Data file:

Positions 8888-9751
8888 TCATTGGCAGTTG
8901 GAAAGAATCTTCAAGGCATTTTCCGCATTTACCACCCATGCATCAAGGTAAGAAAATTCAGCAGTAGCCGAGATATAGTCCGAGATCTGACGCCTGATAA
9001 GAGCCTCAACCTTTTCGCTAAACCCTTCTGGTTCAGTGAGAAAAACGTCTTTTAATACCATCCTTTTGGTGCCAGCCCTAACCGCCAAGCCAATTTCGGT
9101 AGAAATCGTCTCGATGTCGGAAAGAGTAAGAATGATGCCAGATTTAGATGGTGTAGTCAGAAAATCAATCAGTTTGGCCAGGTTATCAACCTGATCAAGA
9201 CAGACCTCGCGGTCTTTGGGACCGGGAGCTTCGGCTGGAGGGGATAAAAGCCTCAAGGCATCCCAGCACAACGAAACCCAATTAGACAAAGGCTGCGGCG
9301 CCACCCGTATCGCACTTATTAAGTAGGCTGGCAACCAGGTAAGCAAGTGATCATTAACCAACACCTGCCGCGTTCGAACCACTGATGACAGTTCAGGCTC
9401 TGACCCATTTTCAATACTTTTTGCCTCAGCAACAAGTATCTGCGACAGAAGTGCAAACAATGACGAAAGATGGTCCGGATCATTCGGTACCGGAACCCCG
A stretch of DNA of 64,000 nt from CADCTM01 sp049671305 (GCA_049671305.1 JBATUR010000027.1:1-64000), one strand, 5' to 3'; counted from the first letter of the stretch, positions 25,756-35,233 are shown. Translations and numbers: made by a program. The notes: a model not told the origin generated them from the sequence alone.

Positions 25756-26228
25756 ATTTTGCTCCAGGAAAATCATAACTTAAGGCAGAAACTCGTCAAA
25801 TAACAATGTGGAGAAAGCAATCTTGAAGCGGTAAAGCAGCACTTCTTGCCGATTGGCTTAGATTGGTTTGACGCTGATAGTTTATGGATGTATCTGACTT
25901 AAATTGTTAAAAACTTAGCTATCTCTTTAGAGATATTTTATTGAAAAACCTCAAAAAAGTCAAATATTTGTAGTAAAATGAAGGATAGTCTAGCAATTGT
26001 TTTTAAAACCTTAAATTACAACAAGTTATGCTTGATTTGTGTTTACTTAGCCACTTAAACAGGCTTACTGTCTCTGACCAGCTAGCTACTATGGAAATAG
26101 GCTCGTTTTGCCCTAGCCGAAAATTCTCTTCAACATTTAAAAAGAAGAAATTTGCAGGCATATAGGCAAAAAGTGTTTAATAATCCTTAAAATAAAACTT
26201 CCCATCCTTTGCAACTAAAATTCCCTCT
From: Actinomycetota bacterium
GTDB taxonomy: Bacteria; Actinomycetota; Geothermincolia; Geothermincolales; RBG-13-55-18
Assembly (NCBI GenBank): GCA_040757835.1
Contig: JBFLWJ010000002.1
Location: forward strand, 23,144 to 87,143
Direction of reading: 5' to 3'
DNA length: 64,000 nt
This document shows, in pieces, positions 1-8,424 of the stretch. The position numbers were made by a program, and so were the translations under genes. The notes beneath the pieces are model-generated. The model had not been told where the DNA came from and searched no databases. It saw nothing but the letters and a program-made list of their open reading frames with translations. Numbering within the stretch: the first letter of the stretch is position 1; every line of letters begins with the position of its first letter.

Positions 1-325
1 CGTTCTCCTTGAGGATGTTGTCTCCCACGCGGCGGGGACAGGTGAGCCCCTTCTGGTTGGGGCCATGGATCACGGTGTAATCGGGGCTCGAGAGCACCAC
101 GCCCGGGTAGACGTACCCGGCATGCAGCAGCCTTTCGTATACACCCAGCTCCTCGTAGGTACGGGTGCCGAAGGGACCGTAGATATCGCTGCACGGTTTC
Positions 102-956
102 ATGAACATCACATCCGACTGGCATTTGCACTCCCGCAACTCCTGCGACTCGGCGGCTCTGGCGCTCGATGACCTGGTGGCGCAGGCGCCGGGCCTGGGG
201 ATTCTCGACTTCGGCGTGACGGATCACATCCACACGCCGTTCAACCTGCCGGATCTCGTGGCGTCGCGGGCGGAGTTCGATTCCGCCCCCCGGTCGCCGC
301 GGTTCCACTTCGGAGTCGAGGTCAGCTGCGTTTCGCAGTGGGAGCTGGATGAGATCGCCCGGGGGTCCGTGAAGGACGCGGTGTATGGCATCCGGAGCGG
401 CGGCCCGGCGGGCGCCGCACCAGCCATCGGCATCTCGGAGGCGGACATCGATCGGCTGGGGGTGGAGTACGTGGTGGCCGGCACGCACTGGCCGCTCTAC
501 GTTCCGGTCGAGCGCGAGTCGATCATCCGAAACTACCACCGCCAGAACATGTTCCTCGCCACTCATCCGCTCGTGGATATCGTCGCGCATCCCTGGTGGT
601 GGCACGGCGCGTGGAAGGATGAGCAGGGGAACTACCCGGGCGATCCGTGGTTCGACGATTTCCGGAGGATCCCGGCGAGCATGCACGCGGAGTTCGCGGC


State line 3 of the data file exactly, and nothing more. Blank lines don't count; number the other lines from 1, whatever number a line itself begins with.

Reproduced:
8901 GAAAGAATCTTCAAGGCATTTTCCGCATTTACCACCCATGCATCAAGGTAAGAAAATTCAGCAGTAGCCGAGATATAGTCCGAGATCTGACGCCTGATAA